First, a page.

The Graduate Program in Theatre & Performance Studies is proud of its accomplished, award-winning faculty. Faculty members are listed here based on their primary program (or faculty) appointment.
All faculty listed here are eligible to serve on masters and doctoral committees. However, please note that only those faculty with an asterisk (*) beside their name are eligible to serve as PhD dissertation supervisors.
Graduate Program Director MA & PhD
Ian Garrett is a designer, producer, educator, and researcher in the field of sustainability in arts and culture. He is the director of the Centre for Sustainable Practice in the Arts and Associate Professor of Ecological Design for Performance. He is also producer for Toasterlab, a mixed reality performance collective. He maintains a design practice focused on ecology, accessible technologies and scenography. His research interests include sustainability, ecoscenography, ecodrama, mixed reality performance, digital environmental humanities, locative technologies.
Members of Graduate Executive:
Bridget Cauthery is a dance and cultural studies scholar focusing on the impacts of post/neo-coloniality and the processes of globalization on contemporary dance practices in the Global North. Her on-going research includes a three-year SSHRC Insight-funded project to recover John Kim Bell's 1988 ballet "In the Land of the Spirits," and a forthcoming monograph entitled Choreographing the North: Settler affinities in contemporary dance-making from McGill-Queens University Press. Her most recent publications include chapters on Indigenous and diasporic subjectivities in the Oxford Handbook of Contemporary Ballet (2021) and Moving Together: Dance and Pluralism in Canada (2021). She is the founder of the Somatics Working Group at York University.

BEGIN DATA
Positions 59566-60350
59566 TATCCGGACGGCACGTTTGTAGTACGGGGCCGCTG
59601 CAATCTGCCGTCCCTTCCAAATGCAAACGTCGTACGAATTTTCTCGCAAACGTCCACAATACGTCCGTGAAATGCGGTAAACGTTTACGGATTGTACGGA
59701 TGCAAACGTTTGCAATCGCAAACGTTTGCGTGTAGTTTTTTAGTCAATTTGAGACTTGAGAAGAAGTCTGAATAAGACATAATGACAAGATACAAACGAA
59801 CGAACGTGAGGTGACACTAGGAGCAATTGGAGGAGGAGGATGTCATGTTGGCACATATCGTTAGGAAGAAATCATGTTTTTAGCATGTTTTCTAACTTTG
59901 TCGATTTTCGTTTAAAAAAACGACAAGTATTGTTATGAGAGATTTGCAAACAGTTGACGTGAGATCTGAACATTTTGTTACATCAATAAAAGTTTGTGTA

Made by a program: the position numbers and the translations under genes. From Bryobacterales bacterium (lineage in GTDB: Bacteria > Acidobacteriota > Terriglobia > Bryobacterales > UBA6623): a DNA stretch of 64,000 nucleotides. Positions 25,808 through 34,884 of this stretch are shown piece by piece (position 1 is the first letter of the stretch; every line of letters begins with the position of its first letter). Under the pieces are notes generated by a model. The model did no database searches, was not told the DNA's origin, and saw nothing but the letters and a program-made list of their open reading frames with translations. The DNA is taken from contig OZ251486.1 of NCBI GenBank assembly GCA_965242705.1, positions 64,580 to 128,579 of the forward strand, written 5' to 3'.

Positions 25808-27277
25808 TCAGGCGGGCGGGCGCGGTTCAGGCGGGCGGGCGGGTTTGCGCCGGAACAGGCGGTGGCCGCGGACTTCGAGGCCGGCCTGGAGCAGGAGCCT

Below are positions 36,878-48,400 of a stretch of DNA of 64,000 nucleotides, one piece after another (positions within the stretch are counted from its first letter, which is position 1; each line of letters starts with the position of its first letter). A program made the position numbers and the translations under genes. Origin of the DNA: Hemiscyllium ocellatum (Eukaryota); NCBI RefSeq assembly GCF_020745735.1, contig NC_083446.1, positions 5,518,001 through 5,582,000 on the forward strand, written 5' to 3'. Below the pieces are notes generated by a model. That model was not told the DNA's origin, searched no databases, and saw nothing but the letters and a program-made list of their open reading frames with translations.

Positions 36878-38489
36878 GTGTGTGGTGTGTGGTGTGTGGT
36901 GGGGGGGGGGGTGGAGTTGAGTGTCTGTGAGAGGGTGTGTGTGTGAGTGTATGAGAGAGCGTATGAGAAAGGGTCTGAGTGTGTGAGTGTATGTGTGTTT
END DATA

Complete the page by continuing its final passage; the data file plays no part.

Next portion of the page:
Alberto Guevara *
Contemporary performance theory and practice; theatricality of violence, nationalism and spectacle; ethnographic methodologies; the body in performance; evocation through film and theatre/performances of resistance; power and revolution, power and protest; and postcolonial theory; areas of expertise are Latin America, Nicaragua, Nepal and Canada.